Worried I Wont Make It In School

Topic 7911 | Page 1

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Pauletta J.'s Comment
member avatar

Well i have been researching company trucking schools. The most promising is Celadon. Right now i have a oka job CNA just bought my first home no kids. An i really want to become a truck driver. But its a hugh risk!! I have never driven a manuel transmission. I will have to quit my current job to go to trucking school. An what if i cant pass my test. I go home with noting??? Is trucking school really that difficult??lady truckers what your opinion??? Is it worth the risk??? Im 23 years old an need some sound advice

Maia B.'s Comment
member avatar

I am currently training with Swift. They will pay for your transportation to one of their training hubs and give you a loan for the hotel room. The have been very patient with me, though the education is not very comprehensive it gets the job done. I had never driven a manual vehicle in my life until this week... and now I can straight line back a 40 foot tractor trailer with little problem!

If its something you really want to do, and you think the lifestyle will suit your needs, I say go for it!

Maia B.'s Comment
member avatar

Also the training costs $3900, but you only pay half that in installments over the course of one year... after the year they match it for half so it ends up only costing $1950.

Pauletta J.'s Comment
member avatar

Also the training costs $3900, but you only pay half that in installments over the course of one year... after the year they match it for half so it ends up only costing $1950.

Yeaa i looked at swift but the main reason i went with cealdon they pay 100% training food an board i wont pay a penny back if i sign a year with them. But thanks for the input i just worry about making it through training with my class A cdl

CDL:

Commercial Driver's License (CDL)

A CDL is required to drive any of the following vehicles:

  • Any combination of vehicles with a gross combined weight rating (GCWR) of 26,001 or more pounds, providing the gross vehicle weight rating (GVWR) of the vehicle being towed is in excess of 10,000 pounds.
  • Any single vehicle with a GVWR of 26,001 or more pounds, or any such vehicle towing another not in excess of 10,000 pounds.
  • Any vehicle, regardless of size, designed to transport 16 or more persons, including the driver.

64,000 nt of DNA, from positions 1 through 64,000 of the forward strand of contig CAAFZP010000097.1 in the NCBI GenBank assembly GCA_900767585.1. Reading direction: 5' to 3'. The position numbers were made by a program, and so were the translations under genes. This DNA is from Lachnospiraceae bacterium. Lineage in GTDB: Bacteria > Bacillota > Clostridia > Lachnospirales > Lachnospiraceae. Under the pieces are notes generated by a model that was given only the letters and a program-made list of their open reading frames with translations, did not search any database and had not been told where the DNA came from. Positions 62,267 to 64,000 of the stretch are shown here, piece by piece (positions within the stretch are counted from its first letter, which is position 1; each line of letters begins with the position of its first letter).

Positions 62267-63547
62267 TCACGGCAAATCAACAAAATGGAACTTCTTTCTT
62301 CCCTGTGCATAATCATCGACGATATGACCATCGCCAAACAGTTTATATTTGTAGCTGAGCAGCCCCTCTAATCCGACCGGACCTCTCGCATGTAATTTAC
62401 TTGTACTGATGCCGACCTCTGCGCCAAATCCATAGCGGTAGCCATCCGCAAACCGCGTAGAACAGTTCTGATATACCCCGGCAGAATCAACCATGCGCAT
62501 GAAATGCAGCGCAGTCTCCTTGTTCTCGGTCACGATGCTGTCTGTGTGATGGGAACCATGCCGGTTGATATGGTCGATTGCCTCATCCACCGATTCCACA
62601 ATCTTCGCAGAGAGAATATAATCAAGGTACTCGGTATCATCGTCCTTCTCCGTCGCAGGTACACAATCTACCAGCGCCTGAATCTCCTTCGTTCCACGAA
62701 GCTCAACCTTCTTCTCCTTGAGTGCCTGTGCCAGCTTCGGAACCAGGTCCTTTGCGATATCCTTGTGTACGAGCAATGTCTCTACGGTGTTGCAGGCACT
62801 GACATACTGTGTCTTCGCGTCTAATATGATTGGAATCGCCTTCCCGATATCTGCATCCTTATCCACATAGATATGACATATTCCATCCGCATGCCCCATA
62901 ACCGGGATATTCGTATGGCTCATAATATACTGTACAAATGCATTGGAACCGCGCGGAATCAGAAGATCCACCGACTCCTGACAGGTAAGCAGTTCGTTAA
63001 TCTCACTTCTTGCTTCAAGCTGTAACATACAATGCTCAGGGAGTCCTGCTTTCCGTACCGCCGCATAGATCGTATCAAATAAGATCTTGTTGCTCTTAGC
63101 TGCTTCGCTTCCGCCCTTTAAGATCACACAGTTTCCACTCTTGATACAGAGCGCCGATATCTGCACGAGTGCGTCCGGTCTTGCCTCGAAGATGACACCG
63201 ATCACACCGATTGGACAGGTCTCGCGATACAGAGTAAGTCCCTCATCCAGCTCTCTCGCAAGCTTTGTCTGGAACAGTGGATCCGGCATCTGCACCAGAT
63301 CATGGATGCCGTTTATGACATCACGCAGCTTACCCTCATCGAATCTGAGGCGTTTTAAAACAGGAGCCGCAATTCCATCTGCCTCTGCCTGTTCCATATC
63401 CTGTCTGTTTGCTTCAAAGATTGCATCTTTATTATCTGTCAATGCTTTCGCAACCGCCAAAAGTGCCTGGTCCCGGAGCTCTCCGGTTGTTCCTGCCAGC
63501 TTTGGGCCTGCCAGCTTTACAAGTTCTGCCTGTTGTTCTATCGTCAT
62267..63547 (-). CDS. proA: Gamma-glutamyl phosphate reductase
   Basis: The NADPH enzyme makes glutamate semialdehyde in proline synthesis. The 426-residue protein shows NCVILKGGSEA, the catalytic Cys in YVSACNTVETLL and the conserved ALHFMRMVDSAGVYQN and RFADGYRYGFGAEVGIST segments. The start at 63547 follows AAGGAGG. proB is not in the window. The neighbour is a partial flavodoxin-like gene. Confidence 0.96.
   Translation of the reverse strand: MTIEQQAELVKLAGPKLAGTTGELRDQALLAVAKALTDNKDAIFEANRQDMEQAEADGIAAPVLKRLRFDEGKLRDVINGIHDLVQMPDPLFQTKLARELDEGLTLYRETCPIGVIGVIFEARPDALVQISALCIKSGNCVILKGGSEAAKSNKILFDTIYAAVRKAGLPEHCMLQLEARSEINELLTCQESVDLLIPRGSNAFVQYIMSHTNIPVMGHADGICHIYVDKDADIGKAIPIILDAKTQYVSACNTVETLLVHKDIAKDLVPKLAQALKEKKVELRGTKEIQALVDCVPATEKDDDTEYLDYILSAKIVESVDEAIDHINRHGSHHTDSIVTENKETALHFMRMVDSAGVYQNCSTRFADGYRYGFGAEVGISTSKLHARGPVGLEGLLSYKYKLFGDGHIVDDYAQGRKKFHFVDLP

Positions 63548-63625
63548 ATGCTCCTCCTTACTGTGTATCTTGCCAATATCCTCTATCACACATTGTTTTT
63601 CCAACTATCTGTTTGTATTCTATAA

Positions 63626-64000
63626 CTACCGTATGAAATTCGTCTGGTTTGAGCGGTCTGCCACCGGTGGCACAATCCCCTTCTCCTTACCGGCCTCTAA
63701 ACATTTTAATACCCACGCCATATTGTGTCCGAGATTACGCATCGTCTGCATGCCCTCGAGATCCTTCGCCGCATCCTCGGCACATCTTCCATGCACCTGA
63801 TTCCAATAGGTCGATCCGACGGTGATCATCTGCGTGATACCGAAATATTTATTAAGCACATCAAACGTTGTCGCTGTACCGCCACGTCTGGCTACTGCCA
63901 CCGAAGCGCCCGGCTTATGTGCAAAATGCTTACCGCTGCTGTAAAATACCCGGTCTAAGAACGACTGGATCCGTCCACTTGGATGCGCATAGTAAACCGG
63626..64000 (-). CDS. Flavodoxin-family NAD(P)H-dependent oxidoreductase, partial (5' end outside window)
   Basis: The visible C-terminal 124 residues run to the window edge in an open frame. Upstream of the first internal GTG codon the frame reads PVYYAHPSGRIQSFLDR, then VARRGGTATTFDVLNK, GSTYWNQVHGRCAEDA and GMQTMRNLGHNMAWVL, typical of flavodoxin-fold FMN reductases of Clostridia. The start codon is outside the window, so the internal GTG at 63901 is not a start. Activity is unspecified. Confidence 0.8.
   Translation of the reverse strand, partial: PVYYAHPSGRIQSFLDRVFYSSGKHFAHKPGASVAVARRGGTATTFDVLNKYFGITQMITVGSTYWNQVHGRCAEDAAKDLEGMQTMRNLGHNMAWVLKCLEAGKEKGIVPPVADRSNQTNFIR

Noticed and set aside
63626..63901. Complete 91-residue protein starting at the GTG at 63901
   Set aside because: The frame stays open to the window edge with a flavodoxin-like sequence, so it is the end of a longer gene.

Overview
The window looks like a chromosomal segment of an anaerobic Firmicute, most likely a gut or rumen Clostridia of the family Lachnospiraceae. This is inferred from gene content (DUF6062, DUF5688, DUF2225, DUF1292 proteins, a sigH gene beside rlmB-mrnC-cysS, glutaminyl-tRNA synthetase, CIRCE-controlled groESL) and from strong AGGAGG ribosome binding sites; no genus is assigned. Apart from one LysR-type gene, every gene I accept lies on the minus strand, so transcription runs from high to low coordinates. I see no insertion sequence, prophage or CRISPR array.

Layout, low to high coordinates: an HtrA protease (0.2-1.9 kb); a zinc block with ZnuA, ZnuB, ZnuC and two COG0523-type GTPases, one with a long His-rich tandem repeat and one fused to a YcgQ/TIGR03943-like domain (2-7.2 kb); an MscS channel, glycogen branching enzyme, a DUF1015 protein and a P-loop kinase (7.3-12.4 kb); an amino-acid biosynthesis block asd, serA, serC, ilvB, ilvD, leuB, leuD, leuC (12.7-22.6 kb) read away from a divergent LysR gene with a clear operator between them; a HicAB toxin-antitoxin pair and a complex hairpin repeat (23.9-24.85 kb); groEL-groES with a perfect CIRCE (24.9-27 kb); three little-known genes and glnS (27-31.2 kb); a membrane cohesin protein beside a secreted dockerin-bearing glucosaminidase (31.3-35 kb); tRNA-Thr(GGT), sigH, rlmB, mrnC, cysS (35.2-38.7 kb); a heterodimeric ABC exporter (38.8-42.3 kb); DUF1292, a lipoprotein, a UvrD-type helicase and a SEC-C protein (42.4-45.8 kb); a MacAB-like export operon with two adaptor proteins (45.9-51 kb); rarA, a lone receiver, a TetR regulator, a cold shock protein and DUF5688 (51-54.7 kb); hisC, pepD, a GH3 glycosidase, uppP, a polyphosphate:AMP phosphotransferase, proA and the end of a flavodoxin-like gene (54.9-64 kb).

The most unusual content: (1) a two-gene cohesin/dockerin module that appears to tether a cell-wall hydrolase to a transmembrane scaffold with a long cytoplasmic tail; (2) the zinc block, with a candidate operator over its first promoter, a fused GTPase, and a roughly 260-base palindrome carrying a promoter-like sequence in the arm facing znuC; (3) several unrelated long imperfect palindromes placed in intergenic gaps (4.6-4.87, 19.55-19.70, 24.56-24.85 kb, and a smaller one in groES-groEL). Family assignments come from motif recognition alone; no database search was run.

• Any vehicle required by federal regulations to be placarded while transporting hazardous materials.
Maia B.'s Comment
member avatar

You just need to stay confident... we can do anything we put our minds to. The DMV written test was a little challenging... but you get three tries and I got it on my second.

As for learning driving they expect people to come in with no manual experience. In fact, our instructors said that it was better if you didn't have that experience... as tractors require a different technique when shifting compared to small gas powered vehicles.

Dm:

Dispatcher, Fleet Manager, Driver Manager

The primary person a driver communicates with at his/her company. A dispatcher can play many roles, depending on the company's structure. Dispatchers may assign freight, file requests for home time, relay messages between the driver and management, inform customer service of any delays, change appointment times, and report information to the load planners.

DMV:

Department of Motor Vehicles, Bureau of Motor Vehicles

The state agency that handles everything related to your driver's licences, including testing, issuance, transfers, and revocation.

Pauletta J.'s Comment
member avatar

You just need to stay confident... we can do anything we put our minds to. The DMV written test was a little challenging... but you get three tries and I got it on my second.

As for learning driving they expect people to come in with no manual experience. In fact, our instructors said that it was better if you didn't have that experience... as tractors require a different technique when shifting compared to small gas powered vehicles.

One last question do u feel it best to obtain permit before you go off to training or just get it while there at traing school

Dm:

Dispatcher, Fleet Manager, Driver Manager